Smiles and Frowns by Thomas Bulkowski — TASC 10/2013

This is the second in a series of articles summarizing the monthly trading strategy article in the Technical Analysis of Stocks and Commodities monthly magazine.

System Type: Trend following

Author of article: Thomas Bulkowski and he has several trading books on Amazon.

Trading with Personality

Thomas Bulkowski introduces a pretty simple concept which he calls smiles and frowns. These are basically new trend highs and new trend lows as seen in this graphic from the article.

He identifies 6 points on this oversimplified chart and concludes that C is the best entry point and D is the best exit point. Why not A and F? Those are the exact same prices as C and D, so why not use those?

Because using C provides confirmation and at least a chance that the price isn’t going to continue to fall. D instead of F because it’s better to get out too early than too late.

This is the definition of trend trading. Although this concept as outlined in the article is nowhere near an actual trading system, it does provide a basic framework for trend trading. A question you should always ask yourself when designing a trading system is what is the move I’m trying to capture? Is your system reverting to the mean or riding a trend that you expect will continue?

Important points about smiles and frowns:

  • Buying at point A is bad because you have no idea where the bottom of the move will be
  • Point B provides the perfect entry point but only in hindsight
  • Point E is the perfect exit point but in real time it’s never obvious where that is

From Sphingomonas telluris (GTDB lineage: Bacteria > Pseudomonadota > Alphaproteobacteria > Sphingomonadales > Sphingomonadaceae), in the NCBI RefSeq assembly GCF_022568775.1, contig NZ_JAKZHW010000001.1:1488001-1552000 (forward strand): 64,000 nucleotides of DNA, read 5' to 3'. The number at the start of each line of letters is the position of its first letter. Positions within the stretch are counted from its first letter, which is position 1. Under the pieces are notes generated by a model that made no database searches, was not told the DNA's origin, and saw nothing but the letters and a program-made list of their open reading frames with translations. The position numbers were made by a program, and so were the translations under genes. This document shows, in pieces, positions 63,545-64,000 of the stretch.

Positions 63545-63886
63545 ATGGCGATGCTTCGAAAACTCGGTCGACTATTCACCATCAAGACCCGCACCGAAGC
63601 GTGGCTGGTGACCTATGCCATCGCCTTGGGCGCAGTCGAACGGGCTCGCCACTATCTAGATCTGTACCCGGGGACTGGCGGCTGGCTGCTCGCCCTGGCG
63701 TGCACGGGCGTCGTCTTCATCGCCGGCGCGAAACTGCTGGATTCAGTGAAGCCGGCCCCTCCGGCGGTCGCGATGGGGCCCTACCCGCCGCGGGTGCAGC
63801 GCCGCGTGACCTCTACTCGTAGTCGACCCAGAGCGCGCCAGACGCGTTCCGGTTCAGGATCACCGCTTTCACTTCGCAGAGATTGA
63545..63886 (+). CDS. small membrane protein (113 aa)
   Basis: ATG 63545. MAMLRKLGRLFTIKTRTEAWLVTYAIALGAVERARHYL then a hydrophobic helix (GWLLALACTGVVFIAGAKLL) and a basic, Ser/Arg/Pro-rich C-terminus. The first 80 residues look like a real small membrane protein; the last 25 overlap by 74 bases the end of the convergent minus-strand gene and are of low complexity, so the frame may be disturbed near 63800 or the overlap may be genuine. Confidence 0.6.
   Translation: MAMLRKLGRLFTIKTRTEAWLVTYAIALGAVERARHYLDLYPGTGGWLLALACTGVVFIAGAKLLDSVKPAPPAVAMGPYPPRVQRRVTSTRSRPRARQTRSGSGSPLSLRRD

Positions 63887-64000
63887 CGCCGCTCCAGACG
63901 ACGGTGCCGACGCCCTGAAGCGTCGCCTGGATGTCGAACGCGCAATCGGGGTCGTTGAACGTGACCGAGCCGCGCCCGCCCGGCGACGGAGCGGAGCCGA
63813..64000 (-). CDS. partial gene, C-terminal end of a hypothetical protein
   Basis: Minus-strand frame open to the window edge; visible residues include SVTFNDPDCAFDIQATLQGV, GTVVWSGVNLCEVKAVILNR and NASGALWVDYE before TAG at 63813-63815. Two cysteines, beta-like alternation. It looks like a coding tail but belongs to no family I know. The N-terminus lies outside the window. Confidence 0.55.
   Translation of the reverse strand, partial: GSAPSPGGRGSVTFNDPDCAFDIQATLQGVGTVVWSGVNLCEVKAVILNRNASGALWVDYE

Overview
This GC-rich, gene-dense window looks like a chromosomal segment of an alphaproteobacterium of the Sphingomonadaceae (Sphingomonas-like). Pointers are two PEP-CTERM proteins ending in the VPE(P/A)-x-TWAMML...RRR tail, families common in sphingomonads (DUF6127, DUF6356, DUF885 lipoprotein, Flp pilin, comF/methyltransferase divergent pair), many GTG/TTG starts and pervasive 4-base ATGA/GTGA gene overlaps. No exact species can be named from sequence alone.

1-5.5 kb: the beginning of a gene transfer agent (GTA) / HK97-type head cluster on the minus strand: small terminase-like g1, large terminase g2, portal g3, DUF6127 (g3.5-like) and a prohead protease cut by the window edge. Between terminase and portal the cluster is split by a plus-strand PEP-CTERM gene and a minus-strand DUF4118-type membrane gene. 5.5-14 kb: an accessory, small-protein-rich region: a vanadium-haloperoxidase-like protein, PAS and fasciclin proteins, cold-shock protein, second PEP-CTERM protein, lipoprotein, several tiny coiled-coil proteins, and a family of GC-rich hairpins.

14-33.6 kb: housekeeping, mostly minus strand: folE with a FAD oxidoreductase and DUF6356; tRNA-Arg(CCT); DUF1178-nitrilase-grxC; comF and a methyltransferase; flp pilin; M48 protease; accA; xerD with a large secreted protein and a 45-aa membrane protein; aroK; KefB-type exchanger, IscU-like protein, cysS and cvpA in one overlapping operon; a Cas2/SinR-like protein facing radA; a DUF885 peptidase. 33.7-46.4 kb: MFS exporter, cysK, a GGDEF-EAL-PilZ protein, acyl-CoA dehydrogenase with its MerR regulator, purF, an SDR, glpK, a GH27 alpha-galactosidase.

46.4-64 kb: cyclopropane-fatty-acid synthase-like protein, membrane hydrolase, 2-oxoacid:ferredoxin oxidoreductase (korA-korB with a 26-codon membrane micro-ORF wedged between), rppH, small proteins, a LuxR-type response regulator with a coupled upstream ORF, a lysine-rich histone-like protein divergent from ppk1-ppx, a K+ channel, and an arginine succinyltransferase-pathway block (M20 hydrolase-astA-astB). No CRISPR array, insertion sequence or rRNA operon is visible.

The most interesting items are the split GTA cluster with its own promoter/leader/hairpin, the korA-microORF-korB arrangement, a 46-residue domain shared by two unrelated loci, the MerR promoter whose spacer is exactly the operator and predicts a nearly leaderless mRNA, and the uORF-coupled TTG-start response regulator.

• Point D is better than point F because prices fall faster than they rise so it’s better to get out too early than too late
  • Also, in general, shorter hold times reduce overall market exposure and frees up capital for additional trading opportunities
  • He suggests using a moving average shifted to the left (making it slower) on a line chart to better identify smiles and frowns

My Takeaways

A “system” is too strong a word to describe this article. It’s a good basic framework for trend following and serves as a good reminder of the characteristics of all such systems.

His suggestion that “selling too early” is good and his trades confirm this make me want to double-check that the hold times in my systems are optimal. For example, for some of my intraday trend-following systems I normally hold until the close — perhaps testing some way to exit earlier in the day would make sense. If most (but not all) of the profit comes early then it might even be logical to exit earlier even if there’s a little bit of profit that comes later in the day.

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